During his recuperating years he was forbidden even to sing. During that period he moved across Malava, Madhya Pradesh, listening and collecting folk songs. He was touched by the simple folks and their traditional music of Malava. He had turned the disadvantage into an opportunity. And a new Indian classical music emerged.

Punditji was generous, open and accessible, a teacher in true sense who could learn even from the humble folks. Indian classical music too was touched by the inimitable maestro. I personally was touched by him and the event that left a deep lasting impression on me.

FEW DECADES LATER, I was at a party hosted by a friend while in Bangalore. Typically there was music on an electronic gadget. At some point I said it is not music but only its replica that dissipates energy. Shankar Kanade protested. I said, ‘This is only a reproduction, which has lost its original quality, howsoever advance a gadget or technology may be.’

Though I did not remember the above event, I perhaps was prompted to say this by my subconscious. Such reproduction or representation is a virtual reality. It is just as a word ‘tree’ or a picture of a tree is not a reality. It may perhaps help someone to recall, depending on one’s perception of the ‘real’ sound, the ‘real’ event, the ‘real’ environment where it takes place; otherwise it is an object without soul – a mere technology.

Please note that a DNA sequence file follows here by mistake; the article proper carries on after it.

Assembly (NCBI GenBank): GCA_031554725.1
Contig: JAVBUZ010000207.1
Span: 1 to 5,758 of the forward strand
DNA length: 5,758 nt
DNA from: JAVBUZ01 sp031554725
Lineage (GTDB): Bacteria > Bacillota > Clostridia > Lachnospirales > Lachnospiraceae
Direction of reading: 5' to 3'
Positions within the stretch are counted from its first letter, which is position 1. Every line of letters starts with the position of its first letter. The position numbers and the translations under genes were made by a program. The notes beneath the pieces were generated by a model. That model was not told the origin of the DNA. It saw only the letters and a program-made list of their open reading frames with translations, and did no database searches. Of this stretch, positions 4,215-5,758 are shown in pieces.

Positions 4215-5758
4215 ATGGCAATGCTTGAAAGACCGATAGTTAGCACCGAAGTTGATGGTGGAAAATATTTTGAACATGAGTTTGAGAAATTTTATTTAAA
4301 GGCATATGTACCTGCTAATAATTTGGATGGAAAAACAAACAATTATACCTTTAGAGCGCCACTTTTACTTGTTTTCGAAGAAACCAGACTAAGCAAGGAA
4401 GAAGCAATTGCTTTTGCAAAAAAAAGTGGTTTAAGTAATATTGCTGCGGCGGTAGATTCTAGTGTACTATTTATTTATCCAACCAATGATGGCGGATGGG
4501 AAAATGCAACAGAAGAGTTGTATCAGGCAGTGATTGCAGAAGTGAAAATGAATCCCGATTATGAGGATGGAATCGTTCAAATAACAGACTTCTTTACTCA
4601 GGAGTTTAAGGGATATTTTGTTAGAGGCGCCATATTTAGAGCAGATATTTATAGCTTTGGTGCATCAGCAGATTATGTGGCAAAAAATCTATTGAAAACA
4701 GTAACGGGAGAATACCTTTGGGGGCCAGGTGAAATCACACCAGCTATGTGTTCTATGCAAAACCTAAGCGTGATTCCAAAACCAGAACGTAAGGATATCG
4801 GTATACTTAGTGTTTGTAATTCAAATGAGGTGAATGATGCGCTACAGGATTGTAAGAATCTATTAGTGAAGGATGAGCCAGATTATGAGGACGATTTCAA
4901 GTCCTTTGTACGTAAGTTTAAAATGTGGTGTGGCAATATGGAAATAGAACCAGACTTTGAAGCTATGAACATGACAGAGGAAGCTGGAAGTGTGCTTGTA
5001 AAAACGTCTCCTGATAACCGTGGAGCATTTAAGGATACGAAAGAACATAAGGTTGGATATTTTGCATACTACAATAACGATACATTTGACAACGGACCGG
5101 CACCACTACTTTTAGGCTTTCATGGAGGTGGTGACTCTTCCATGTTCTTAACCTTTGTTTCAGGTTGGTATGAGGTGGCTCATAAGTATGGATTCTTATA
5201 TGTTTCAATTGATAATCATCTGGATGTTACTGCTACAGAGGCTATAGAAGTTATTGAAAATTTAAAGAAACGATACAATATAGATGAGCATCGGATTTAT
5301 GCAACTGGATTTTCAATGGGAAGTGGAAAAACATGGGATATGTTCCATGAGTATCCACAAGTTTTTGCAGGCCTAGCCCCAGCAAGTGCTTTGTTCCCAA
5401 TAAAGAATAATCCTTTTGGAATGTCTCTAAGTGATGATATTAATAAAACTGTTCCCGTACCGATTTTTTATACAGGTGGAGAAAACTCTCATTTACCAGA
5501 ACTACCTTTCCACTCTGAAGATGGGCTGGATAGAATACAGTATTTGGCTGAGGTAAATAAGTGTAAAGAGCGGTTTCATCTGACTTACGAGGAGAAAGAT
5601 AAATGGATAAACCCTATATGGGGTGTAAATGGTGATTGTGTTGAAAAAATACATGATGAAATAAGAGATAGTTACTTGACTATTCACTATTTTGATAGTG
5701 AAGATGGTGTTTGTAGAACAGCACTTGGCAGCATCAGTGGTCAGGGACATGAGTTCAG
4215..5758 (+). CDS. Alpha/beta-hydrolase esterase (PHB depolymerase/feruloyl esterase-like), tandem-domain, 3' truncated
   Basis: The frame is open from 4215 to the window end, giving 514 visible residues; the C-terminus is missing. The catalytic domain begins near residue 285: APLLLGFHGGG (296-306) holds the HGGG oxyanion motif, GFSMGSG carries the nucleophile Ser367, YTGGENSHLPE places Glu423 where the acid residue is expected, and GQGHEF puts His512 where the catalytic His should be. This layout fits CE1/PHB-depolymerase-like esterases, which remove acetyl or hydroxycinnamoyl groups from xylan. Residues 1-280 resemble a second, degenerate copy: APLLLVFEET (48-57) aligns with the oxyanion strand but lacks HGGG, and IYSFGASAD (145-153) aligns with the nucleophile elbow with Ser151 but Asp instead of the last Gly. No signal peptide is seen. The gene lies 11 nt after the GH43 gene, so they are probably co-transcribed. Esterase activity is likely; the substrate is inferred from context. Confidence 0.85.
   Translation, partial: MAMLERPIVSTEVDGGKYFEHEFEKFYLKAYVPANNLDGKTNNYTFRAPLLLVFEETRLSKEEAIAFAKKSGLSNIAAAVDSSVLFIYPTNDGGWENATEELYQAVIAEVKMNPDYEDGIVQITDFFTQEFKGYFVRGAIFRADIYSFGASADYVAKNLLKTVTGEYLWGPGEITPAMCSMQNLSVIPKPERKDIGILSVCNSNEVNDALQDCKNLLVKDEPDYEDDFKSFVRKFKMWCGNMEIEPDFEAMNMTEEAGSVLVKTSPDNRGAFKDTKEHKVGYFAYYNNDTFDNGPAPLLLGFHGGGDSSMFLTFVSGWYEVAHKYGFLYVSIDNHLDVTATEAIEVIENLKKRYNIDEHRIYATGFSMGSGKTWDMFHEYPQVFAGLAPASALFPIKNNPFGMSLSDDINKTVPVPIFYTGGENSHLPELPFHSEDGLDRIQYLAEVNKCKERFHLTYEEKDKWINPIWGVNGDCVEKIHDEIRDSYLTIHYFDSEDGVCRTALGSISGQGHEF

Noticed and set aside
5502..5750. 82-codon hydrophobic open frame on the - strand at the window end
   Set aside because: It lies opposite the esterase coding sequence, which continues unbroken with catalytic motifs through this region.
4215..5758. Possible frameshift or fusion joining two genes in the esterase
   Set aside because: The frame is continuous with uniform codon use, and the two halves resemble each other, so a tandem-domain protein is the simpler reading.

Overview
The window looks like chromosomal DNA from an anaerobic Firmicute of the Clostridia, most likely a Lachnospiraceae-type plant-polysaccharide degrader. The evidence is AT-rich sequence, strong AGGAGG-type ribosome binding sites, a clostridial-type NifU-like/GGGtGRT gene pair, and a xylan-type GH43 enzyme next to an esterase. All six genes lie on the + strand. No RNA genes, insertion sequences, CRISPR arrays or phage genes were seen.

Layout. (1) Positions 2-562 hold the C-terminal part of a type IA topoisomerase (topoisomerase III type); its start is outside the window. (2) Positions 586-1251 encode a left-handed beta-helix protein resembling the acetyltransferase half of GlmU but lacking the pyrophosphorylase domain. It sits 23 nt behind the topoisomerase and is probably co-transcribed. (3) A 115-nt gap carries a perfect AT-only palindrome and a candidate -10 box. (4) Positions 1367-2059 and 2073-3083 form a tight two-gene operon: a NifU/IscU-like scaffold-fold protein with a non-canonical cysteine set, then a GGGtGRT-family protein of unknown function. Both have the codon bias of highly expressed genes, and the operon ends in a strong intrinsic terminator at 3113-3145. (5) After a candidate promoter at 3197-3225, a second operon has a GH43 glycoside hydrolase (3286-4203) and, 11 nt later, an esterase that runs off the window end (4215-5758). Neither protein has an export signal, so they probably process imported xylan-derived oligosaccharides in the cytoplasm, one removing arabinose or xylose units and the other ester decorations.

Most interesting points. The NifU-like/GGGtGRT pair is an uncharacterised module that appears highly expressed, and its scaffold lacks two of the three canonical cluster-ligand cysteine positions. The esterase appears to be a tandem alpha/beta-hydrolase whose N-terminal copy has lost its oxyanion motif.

In his later years Punditji had taken to teaching ‘Bhajan’ when he was acutely aware that his pupils were not getting to the meaning of the words they sang and thus singing remain as technology – a skill.

Punditji is no more. The cassette tapes of his music attached with copyright as well as the cassette players that played his music have gone to dumping yards. However Punditji’s monumental tribute to Malava’s folk songs continues to reverberate in the ears; it’s universal beyond global.

In the name of music we patronise ‘leisure industry’ (the term is an oxymoron) at a price. For that matter work – any work – comes at a price. If there are no singers, why not listen to the air, water, plants, birds… children, if there is little ‘nature’ still left in our environment? Why not dance to its tunes?

Leisure, opposite to work, is absolutely free, anywhere, to anyone irrespective of one’s status.

The millions of folks – the tribal and peasants – enjoy leisure actively, not by passive activity of watching Virtual Reality on electronic gadgets, all over India. They practice it not only during festivities but also during their daily chores.

On account of leisure the Industrial Civilisation is bankrupt and pauper.

Leisure conserves /restores energy: Leisure arrests entropy.

See previous post:
24x7 Entertainment Explosions

Note: The word, 'mostpeople', was used by poet E E Comings in Introduction to his collection of poems.
Remigius de Souza | 25-05-2007
© Remigius de Souza, 2007